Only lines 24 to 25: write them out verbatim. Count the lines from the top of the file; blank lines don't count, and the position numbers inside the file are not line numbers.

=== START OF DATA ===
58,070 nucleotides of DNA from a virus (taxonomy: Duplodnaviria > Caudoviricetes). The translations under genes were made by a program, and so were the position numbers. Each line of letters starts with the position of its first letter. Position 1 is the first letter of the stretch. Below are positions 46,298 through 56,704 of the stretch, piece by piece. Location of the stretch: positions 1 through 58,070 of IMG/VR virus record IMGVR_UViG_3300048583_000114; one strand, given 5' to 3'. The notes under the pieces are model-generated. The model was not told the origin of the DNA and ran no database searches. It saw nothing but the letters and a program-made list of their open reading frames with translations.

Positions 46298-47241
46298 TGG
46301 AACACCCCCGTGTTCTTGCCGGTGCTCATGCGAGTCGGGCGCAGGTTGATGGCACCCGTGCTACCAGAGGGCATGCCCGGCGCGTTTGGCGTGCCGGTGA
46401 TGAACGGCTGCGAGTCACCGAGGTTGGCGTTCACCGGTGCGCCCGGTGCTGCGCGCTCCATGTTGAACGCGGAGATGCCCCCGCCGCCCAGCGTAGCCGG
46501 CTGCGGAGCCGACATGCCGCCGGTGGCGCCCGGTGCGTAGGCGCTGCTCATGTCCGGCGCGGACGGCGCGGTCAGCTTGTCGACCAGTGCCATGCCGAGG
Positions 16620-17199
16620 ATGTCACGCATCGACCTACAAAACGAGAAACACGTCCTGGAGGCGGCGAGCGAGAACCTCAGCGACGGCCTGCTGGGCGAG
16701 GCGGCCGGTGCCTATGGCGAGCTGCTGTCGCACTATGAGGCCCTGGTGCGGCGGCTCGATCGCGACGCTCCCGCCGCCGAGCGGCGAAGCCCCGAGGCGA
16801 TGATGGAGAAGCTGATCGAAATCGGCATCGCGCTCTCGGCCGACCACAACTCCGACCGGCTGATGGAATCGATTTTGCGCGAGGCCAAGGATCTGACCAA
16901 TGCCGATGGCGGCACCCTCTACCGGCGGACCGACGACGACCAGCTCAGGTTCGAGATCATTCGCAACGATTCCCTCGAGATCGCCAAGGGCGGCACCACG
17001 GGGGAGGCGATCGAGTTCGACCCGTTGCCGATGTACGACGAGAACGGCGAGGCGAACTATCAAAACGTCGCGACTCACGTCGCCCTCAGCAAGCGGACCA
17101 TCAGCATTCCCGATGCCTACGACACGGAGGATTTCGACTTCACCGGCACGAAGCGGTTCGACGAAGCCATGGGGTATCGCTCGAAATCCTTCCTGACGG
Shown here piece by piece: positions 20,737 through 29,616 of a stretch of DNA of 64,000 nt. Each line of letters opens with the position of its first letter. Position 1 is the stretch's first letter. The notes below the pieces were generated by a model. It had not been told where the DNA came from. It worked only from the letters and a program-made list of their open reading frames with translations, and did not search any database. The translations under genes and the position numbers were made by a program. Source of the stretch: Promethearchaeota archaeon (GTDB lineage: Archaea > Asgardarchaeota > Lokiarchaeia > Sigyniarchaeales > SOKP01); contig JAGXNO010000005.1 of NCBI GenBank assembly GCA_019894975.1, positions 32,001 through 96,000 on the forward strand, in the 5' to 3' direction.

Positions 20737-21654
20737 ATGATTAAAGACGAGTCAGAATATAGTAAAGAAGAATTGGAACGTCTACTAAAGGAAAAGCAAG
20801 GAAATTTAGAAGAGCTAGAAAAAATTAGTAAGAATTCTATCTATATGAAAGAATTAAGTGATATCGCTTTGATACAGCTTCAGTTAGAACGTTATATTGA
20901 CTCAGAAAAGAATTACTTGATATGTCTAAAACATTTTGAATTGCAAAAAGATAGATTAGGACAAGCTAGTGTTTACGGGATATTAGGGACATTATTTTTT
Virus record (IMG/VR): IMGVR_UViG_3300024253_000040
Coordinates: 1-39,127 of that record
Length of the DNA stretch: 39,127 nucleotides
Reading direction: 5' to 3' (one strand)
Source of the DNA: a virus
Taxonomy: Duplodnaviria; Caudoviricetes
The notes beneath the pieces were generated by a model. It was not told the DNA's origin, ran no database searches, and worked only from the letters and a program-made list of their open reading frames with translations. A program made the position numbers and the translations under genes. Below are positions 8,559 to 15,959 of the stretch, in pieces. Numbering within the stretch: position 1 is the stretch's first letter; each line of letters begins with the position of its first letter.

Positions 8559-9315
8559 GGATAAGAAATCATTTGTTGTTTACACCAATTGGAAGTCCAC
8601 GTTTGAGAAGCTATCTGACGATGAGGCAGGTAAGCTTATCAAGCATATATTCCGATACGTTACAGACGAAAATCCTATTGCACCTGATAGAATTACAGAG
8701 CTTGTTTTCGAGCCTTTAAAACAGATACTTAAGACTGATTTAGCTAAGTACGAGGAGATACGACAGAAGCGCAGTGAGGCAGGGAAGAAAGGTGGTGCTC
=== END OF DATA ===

Taxonomy: Duplodnaviria; Caudoviricetes
The notes beneath the pieces were generated by a model. It was not told the DNA's origin, ran no database searches, and worked only from the letters and a program-made list of their open reading frames with translations. A program made the position numbers and the translations under genes. Below are positions 8,559 to 15,959 of the stretch, in pieces. Numbering within the stretch: position 1 is the stretch's first letter; each line of letters begins with the position of its first letter.